Tie Beam

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tie beam

In roof framing, a horizontal timber connecting two opposite rafters at their lower ends to prevent them from spreading. See also: Beam
Illustrated Dictionary of Architecture Copyright © 2012, 2002, 1998 by The McGraw-Hill Companies, Inc. All rights reserved
The following article is from The Great Soviet Encyclopedia (1979). It might be outdated or ideologically biased.

Tie Beam

 

(in construction), a bar or rod, usually horizontal, that is under tension and connects the end joints of a building structure, which are subject to horizontal thrust forces. By tightening the ends of the structures, the tie beam absorbs the thrust, relieving the supports of the horizontal force. Tie beams may be made of metal or reinforced concrete (less frequently, wood); they are used in arches (arch trusses), vaults, bridge structures, and building roofs when a thrust-bearing support system is not suitable for economic or other reasons.

The Great Soviet Encyclopedia, 3rd Edition (1970-1979). © 2010 The Gale Group, Inc. All rights reserved.

tie beam

1. On individual pile caps or spread footings which are eccentrically loaded, a beam (usually of reinforced concrete) used to distribute horizontal forces to other pile caps or footings; a strap, 2.
2. In roof framing, a horizontal timber connecting two opposite rafters at their lower ends to prevent them from spreading; also see collar beam.
McGraw-Hill Dictionary of Architecture and Construction. Copyright © 2003 by McGraw-Hill Companies, Inc.
References in periodicals archive ?
Comparing with the process to calculate these two indexes, more detailed information of masonry buildings are required for index [I.sub.sd], including mainly the detailed information of tie columns, tie beams, and floor slab.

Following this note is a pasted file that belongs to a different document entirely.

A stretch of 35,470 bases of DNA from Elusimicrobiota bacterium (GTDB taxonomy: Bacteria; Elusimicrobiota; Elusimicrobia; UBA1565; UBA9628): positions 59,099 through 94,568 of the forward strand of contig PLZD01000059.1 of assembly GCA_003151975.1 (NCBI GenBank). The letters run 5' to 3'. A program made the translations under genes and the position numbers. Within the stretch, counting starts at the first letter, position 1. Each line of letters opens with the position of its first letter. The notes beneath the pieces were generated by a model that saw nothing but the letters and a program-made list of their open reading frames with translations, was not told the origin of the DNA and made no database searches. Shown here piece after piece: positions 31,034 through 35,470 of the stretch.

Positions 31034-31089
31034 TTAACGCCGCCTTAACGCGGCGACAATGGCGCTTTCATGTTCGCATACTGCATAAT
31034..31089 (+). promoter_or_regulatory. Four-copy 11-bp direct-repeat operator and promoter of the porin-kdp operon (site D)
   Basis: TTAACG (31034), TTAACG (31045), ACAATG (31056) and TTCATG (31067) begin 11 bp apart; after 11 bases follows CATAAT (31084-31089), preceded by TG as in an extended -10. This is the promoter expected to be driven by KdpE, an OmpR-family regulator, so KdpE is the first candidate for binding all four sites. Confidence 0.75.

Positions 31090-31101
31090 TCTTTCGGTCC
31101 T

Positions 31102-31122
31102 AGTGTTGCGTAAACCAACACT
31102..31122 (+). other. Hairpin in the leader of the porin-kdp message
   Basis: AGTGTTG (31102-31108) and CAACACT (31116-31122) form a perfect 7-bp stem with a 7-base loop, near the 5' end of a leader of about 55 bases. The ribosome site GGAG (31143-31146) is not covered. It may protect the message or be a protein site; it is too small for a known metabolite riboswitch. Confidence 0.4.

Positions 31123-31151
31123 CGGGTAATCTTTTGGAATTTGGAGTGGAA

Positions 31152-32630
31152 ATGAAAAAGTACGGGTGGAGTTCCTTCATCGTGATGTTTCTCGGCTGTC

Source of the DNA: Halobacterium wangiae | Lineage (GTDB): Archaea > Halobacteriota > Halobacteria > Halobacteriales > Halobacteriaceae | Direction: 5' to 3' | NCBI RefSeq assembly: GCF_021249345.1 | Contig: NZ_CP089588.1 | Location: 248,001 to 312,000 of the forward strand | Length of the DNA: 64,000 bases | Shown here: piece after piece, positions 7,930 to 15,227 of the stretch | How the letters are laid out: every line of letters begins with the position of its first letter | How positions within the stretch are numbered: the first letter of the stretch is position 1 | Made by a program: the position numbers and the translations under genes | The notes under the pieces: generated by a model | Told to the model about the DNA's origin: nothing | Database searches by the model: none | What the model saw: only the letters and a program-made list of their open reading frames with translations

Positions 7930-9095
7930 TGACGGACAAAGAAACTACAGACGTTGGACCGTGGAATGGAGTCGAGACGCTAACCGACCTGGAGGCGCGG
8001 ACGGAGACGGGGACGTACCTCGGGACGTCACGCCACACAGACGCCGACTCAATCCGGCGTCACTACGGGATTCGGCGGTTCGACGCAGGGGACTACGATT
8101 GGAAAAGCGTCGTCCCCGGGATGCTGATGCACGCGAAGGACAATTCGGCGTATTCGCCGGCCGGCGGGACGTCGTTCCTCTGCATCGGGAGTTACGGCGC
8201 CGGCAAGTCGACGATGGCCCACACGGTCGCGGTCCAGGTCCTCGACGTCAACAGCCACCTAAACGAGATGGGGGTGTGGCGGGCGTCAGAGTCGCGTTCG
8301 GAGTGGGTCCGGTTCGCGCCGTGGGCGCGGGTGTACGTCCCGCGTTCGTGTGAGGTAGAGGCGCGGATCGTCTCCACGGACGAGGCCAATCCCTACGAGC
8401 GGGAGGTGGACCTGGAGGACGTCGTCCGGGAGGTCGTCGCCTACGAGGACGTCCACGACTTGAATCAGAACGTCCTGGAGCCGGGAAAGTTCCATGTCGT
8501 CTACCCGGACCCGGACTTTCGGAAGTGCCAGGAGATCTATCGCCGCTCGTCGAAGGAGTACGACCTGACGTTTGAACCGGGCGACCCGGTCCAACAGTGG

(2) [[gamma].sub.hi] is the enhancement ratio of RC tie beam to masonry wall:
The analysis indicated that the application of anchored tie beams caused the roof to initially move towards the working while later it was subject to compression.
Test results indicate that load capacity of mortise end-walls in tie beams is related both to the wood strength perpendicular to the grain and to the wood shear strength parallel to the grain.
by 12 in.) adjacent to the tie beams and knee braces.
Also of interest was the effect of intermediate tie beams on deflections along with the effect of reinforcement of the wall plates with 3.5-inch-square beams (clamped at the ends and center to the inside faces of the wall plates) on ridge and wall plate deflections.
Fascinating architectural features are everywhere - some magnificent oak timber framing, a plaster relief ceiling in the Queen Anne dining room and the wonderful 14th century great hall, mentioned by Pevsner for "its splendid original open roof incorporating cambered tie beams and king posts with foiled four way struts making pointed trefoil shapes with the foiled principals".
Four tie beams span the room's width, connecting the beefed-up exterior wall to interior bearing walls.
Likewise, the sills are linked together at the mid-length points by the tenons of the wall studs supporting the tie beam. If the sills are not fastened to a secure foundation, the floor joist tenons that frame into the sills on either side of the intermediate sill joint are pinned to the sills in order to provide resistance to lateral loading.